To wear the mantle of Galileo, it is not enough to be persecuted: you must also be right.
I used to spend a lot of time on the websites of Joe Mercola and Gary Null, the most influential medical cranks of the internets (to call them “quacks” would imply that they are real doctors, but bad ones—I will no longer dignify them with the title of “quack”). I’ve kept away from them for a while in the interest of preserving my sanity. Unfortunately, Orac reminded me this week of the level searingly stupid and dangerous idiocy presented by these woo-meisters.
In light of this, it seems reasonable to reexamine the Galileo gambit. When a “discoverer” of some new medical “miracle” is dismissed by the medical establishment, they often invoke the ghosts of Galileo and of Ignaz Semmelweis.
Galileo and Semmelweis are a pair of historical figures that share a common story—they both made significant scientific discoveries, documented the evidence for them, and were reviled by certain authorities, but eventually honored.
Ideas are cheap. I believe that my idea to use a flow sheet to track my diabetics’ care leads to better outcomes. I have precisely NO evidence to prove this, but it doesn’t harm me or my patients, and there is at least peripheral evidence elsewhere that this is a good idea. There is also a plausible hypothesis behind this—if I have one piece of paper that contains the critical data for a diabetic, I can see right away if their blood pressure or cholesterol are above optimal levels, I can see what their weight is doing, and I can see if they have engaged in proper preventative care, such as eye and foot exams. There is also a small body of data to support the practice. It would not surprise me if someone studies this in the future and finds my method lacking, especially vs. electronic health records. When necessary, I’ll happily modify my practice in a way that benefits my patients.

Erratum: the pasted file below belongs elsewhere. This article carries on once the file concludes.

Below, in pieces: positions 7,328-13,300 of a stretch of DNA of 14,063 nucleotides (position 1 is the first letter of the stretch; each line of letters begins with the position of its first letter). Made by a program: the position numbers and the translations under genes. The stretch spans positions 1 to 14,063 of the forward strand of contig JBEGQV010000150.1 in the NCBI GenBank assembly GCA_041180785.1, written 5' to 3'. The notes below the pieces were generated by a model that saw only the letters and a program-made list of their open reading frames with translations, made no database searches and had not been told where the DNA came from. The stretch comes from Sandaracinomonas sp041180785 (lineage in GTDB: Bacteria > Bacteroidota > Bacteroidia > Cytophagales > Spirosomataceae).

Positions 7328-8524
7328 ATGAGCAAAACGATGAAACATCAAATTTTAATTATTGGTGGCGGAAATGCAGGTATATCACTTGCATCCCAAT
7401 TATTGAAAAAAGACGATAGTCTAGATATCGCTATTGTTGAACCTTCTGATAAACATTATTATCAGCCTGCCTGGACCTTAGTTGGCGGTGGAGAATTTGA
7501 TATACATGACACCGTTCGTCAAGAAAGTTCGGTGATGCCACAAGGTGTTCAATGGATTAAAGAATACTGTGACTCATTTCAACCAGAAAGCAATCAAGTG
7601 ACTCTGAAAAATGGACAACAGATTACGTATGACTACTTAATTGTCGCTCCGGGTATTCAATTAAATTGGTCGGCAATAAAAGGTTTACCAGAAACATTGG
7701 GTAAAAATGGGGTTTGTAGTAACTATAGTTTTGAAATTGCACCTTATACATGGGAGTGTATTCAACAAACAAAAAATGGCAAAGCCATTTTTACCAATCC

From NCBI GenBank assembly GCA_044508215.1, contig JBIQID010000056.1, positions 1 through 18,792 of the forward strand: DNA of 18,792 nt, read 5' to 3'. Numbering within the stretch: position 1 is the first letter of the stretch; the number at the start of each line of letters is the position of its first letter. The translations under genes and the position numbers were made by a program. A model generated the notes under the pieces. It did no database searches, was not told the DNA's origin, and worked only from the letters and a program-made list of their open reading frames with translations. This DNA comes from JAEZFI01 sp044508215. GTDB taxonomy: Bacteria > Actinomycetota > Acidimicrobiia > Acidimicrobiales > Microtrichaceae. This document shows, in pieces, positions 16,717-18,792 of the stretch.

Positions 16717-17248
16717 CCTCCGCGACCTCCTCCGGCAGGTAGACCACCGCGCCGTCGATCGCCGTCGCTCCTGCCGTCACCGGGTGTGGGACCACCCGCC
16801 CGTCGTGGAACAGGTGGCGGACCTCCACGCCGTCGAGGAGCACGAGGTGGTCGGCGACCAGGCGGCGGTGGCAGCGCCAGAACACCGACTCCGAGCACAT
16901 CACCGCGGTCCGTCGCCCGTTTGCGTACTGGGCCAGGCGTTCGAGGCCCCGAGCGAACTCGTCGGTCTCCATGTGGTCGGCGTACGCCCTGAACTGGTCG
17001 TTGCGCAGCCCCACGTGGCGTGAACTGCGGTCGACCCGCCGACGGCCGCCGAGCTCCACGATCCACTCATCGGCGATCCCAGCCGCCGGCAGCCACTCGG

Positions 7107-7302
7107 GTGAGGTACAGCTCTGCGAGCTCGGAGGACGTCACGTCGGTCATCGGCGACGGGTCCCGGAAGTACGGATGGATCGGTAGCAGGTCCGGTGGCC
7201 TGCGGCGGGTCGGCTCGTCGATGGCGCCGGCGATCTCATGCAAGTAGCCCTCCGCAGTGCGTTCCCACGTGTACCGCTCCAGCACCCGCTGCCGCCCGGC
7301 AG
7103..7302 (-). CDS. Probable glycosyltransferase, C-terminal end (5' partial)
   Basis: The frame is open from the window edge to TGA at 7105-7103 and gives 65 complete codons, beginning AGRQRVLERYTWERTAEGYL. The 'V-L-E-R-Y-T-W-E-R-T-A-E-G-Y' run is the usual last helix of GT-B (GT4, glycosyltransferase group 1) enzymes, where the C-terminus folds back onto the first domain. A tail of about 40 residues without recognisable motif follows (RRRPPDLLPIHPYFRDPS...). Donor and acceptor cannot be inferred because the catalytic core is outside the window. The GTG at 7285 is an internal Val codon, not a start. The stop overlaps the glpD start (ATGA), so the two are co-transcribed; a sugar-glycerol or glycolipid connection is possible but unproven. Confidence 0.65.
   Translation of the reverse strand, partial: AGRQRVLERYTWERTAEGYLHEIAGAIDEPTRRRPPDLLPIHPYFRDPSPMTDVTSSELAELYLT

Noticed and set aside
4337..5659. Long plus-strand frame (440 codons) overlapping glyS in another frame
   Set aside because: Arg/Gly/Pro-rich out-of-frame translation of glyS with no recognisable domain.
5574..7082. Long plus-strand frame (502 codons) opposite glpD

Let me summarize the characteristics of a “good” clinical science thinking, in this context (no, I’m not gonna go all Popper on y’all):
- Relevance: an idea should bear directly on a real clinical problem
- Testability: it should be possible to test the idea to see if it has merit (this includes Popperian falsifiability).
- Plausibility: the idea should have some basis in reality and should not have been birthed de novo from between someone’s buttocks. It should not require a “suspension of disbelief” or “open-mindedness”.
- Abandonability: the poser of the question should be willing to abandon the idea if it is proved false. Moving the goal posts, invoking a conspiracy, or any other deus ex machina is never necessary for a good idea.
- Modifiability: an idea can be rationally modified and retested if it may still contain a kernel of truth despite failing one or another tests. Any idea that is held so tightly that reality must be modified to fit the idea should be highly suspect.
There is an enormous literature on what constitutes science, etc. This is just a little guide to reading on quackery, crankery, and other idiocy.
When you encounter possible medical crankery, a couple of questions to ask yourself are “cui bono“: who benefits? Is the answer “patients”, “medical science”, or “one dude with a P.O. box”?
The other question is, “where’s the evidence?” (remember, no conspiracy theories or you violate Pal’s Law).
Or, as Dawkins so acerbically put it:
If you are in possession of this revolutionary secret of science, why not prove it and be hailed as the new Newton? Of course, we know the answer. You can’t do it. You are a fake.